Positive signs in Israel-Egypt relations

Israeli-Egyptian links are an asset to the region, especially to the states of the Arab Sunni axis, as well as to the US and other powers.

Egyptian President Abdel Fattah al-Sisi attends the funeral of former president Hosni Mubarak last month. (photo credit: AMR ABDALLAH DALSH / REUTERS)
Egyptian President Abdel Fattah al-Sisi attends the funeral of former president Hosni Mubarak last month.
(photo credit: AMR ABDALLAH DALSH / REUTERS)
Since President Abdel Fatah al-Sisi’s rise to power in 2014, Israeli-Egyptian ties have been marked by defense-strategic cooperation, based on the shared perception of Iran and radical Islamist terror organizations as a threat, and the common interest in managing the Palestinian issue, in general, and specifically the Gaza arena.
In the permanent tension between ideology and interests, Egypt continues to strive for an agreement between Israel and the Palestinians and seeks to bring about internal Palestinian reconciliation beforehand. Its role as an important mediator between Hamas and Israel is crucial in ending periodic bouts of violence, is in line with Egypt’s standing as an important regional leader and is serving Egypt’s own interests as well.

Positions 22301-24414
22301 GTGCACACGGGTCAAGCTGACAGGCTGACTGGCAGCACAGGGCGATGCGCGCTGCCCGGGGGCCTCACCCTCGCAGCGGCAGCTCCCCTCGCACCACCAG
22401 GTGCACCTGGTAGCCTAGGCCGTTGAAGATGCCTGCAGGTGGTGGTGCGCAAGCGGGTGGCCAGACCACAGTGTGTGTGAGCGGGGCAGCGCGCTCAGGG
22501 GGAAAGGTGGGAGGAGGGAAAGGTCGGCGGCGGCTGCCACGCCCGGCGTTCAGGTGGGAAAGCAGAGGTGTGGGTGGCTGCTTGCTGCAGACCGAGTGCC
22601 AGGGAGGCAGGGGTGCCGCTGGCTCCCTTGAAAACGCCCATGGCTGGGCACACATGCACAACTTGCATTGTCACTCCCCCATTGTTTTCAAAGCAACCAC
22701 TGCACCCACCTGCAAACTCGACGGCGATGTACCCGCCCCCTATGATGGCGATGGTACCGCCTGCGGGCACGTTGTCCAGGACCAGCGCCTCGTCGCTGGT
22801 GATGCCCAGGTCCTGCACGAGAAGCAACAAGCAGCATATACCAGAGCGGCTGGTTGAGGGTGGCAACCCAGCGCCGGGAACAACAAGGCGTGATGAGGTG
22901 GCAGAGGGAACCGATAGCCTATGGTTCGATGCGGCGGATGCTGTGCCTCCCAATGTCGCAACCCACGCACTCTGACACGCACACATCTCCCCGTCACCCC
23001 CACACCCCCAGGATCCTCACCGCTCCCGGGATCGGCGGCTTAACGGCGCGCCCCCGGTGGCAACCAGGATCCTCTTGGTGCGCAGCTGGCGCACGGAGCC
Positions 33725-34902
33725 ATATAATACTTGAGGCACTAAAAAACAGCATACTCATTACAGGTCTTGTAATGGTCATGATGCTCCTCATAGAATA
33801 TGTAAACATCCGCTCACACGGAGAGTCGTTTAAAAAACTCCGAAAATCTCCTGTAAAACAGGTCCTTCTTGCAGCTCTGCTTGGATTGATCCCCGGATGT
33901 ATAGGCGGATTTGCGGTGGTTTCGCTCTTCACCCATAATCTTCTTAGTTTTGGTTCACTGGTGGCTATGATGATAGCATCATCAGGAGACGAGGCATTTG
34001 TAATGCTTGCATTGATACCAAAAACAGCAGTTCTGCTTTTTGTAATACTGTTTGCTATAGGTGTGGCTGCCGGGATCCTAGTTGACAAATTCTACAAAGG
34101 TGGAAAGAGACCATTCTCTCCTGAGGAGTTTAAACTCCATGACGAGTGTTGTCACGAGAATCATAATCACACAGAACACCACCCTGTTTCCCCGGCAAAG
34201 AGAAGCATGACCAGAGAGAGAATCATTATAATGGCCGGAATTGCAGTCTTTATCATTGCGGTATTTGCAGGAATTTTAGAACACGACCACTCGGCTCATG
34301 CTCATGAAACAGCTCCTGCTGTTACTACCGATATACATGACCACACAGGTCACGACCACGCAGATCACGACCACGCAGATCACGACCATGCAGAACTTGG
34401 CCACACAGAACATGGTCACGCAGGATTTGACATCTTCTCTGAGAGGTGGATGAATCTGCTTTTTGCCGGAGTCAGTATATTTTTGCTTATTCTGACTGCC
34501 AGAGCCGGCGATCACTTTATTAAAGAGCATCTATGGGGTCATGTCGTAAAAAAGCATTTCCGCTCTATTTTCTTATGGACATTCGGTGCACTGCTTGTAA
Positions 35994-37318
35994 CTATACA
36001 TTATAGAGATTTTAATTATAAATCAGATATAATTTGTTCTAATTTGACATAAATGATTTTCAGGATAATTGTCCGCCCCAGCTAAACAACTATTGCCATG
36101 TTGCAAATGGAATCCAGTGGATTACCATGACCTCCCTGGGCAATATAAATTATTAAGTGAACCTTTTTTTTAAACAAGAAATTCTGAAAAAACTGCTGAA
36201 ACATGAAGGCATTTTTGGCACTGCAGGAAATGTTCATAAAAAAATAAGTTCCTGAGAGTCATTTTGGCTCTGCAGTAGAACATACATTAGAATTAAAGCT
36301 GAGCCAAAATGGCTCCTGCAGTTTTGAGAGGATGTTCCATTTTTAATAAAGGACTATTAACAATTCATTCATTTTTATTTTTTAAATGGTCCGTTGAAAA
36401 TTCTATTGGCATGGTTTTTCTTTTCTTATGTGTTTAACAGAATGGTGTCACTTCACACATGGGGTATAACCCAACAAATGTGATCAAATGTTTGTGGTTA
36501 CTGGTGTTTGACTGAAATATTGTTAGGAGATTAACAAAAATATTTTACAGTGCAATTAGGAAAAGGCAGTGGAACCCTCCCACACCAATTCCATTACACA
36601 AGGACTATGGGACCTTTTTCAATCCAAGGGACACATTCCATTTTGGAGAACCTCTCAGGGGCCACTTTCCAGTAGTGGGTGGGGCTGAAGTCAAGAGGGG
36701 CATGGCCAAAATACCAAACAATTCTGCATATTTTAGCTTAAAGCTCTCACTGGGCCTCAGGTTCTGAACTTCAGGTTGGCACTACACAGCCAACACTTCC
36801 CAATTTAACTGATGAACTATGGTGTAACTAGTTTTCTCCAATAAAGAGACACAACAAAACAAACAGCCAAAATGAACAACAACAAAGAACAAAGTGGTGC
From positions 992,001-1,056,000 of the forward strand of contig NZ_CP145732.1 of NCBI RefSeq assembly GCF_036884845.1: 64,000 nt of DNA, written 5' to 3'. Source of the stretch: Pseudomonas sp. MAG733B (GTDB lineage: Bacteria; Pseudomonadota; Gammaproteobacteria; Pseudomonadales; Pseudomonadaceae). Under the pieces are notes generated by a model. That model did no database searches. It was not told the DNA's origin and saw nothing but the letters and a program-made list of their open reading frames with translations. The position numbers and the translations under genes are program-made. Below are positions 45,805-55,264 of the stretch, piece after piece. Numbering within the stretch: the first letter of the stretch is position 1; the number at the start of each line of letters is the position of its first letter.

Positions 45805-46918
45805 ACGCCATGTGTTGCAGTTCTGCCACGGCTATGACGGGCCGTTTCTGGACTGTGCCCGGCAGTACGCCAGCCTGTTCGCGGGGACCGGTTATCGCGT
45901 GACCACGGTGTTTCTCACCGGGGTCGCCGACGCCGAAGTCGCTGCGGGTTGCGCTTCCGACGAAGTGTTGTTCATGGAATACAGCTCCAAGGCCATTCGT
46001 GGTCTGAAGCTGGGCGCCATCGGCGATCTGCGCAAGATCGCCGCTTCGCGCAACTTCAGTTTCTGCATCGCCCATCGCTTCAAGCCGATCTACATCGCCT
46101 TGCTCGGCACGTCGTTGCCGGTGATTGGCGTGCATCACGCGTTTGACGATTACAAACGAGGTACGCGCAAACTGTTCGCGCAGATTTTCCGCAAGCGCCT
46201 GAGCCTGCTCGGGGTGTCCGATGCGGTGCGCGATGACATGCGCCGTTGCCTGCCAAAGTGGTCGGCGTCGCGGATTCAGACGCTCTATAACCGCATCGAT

Israel perceives its peace with Egypt as a highly important asset. Four decades of peace have proven that it is resistant to changes and shock waves. The peace also provides a potential platform for strategic cooperation. Relations between Israel and Egypt are characterized as a “cold peace,” an image based on the fact that as long as the Israeli-Palestinian conflict remains unresolved, Egypt is unable to progress to full normalization with Israel despite crucial shared interests. Although this position has become somewhat muted in light of the growing defense-strategic cooperation between Israel and the Sunni states in the region, it still dictates the nature and extent of relations.